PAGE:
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  • #61
    Originally posted by sbhikes View Post
    As for the power clean, I looked that up. It looks scary. I'm not sure about doing that.
    It's far less scary once you get the feel for the movement. I've also found that it's one of the most functional lifts I've learned. The number of times I've used a similar movement to easily lift an object to shoulder level to put it on a shelf or similar--it's surprising how well it has translated into daily life. For women who don't have as much upper body strength to just heave something up, learning power cleans can be really valuable.
    “If I didn't define myself for myself, I would be crunched into other people's fantasies for me and eaten alive.” --Audre Lorde

    Owly's Journal

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    • #62
      I guess it's throwing around something so large and heavy that looks scary. Most of the time I'm really careful not to drop anything. Maybe too careful.
      Female, 5'3", 50, Max squat: 202.5lbs. Max deadlift: 225 x 3.

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      • #63
        See this movie. I think I'm going to try to watch more of his movies.
        Starting Strength DVD -- Squat - YouTube
        i will have a go next time i go to the gym and see if that is what i am doing wrong. what i use these days is a different bar. it's got a bit in it that goes over your shoulders and is padded. it is 30kgs instead of 20 kgs and wider too. a good plan to watch the movies as it gives you an idea of form and how to do stuff that written descriptions just dont convey.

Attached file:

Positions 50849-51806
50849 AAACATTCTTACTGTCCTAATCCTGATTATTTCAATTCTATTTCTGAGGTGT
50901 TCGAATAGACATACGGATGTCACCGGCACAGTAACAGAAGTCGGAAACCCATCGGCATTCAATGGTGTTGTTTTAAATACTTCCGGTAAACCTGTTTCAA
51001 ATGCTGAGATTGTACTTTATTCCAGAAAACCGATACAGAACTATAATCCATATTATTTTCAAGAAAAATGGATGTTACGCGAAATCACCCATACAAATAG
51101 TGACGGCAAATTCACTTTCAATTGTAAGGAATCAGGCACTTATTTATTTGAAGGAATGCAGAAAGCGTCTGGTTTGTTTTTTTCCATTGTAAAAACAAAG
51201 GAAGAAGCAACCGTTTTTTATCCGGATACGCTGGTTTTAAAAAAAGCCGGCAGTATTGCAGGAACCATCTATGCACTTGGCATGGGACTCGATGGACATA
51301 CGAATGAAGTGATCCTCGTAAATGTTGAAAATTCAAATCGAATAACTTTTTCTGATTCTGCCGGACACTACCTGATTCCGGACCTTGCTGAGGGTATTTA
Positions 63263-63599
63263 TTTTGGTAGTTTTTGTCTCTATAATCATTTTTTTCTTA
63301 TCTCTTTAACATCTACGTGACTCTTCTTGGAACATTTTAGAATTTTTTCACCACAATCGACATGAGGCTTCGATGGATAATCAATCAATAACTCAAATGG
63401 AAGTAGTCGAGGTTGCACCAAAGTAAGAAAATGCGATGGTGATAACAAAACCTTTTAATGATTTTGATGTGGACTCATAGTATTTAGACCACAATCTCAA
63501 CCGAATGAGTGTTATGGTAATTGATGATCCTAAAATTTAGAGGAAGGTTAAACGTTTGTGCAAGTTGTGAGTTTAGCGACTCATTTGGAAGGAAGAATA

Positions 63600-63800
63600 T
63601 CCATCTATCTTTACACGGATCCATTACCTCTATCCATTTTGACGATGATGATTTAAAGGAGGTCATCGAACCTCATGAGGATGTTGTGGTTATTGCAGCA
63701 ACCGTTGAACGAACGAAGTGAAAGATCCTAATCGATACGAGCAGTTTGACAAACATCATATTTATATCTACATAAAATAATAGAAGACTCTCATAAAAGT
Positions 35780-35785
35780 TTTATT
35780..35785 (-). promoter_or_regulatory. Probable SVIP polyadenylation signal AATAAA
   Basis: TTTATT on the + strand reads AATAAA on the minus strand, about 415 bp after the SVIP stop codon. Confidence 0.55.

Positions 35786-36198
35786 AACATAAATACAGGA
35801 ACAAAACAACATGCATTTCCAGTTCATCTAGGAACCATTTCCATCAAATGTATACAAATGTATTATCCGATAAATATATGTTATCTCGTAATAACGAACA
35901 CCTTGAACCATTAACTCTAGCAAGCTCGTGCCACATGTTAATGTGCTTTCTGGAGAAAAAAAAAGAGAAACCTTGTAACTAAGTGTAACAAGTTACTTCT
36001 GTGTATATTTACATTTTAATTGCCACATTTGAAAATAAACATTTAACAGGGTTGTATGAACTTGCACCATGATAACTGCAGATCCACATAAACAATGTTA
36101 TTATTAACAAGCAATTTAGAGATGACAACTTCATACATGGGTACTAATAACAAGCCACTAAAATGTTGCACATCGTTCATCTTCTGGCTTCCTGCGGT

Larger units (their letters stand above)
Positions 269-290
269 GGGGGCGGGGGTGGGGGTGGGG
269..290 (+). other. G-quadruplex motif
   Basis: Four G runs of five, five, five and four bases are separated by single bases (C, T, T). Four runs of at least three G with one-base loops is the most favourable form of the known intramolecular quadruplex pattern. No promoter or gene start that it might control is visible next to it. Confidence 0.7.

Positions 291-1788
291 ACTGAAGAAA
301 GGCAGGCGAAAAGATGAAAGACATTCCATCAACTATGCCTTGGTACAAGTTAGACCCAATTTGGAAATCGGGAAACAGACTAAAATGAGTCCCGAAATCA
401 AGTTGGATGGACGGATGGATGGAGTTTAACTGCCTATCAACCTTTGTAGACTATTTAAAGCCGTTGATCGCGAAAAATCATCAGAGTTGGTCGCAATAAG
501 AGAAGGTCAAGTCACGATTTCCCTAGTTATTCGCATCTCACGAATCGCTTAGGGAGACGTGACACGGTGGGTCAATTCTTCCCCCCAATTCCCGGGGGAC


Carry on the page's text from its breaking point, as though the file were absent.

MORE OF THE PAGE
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        • #64
          I LOVE doing cleans, but it's important to make sure you get the form correct, to protect your back. Good form isn't hugely important with lighter weights, but with heavier weights, it's essential. I recommend that when you're ready to learn cleans, find a coach who actually knows how to do the Olympic lifts to work with you. That way you won't learn it wrong and get into a pattern where you might end up hurting yourself later.

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          • #65
            That's good advice, Goldie. I think what I'm going to do is stick to the workout my trainer gave me. And then for winter quarter (I'm at a university) I can take her olympic weight lifting group class. By then I should have more strength built up, more confidence and then learning olympic lifts like clean and press or whatever will be more fun and maybe more instructive in a formal class setting. This isn't a university class but one of the recreation center's personal training options--you can hire a personal trainer in a group of 2 or more. My trainer offers olympic lifting as one of her group options.
            Female, 5'3", 50, Max squat: 202.5lbs. Max deadlift: 225 x 3.

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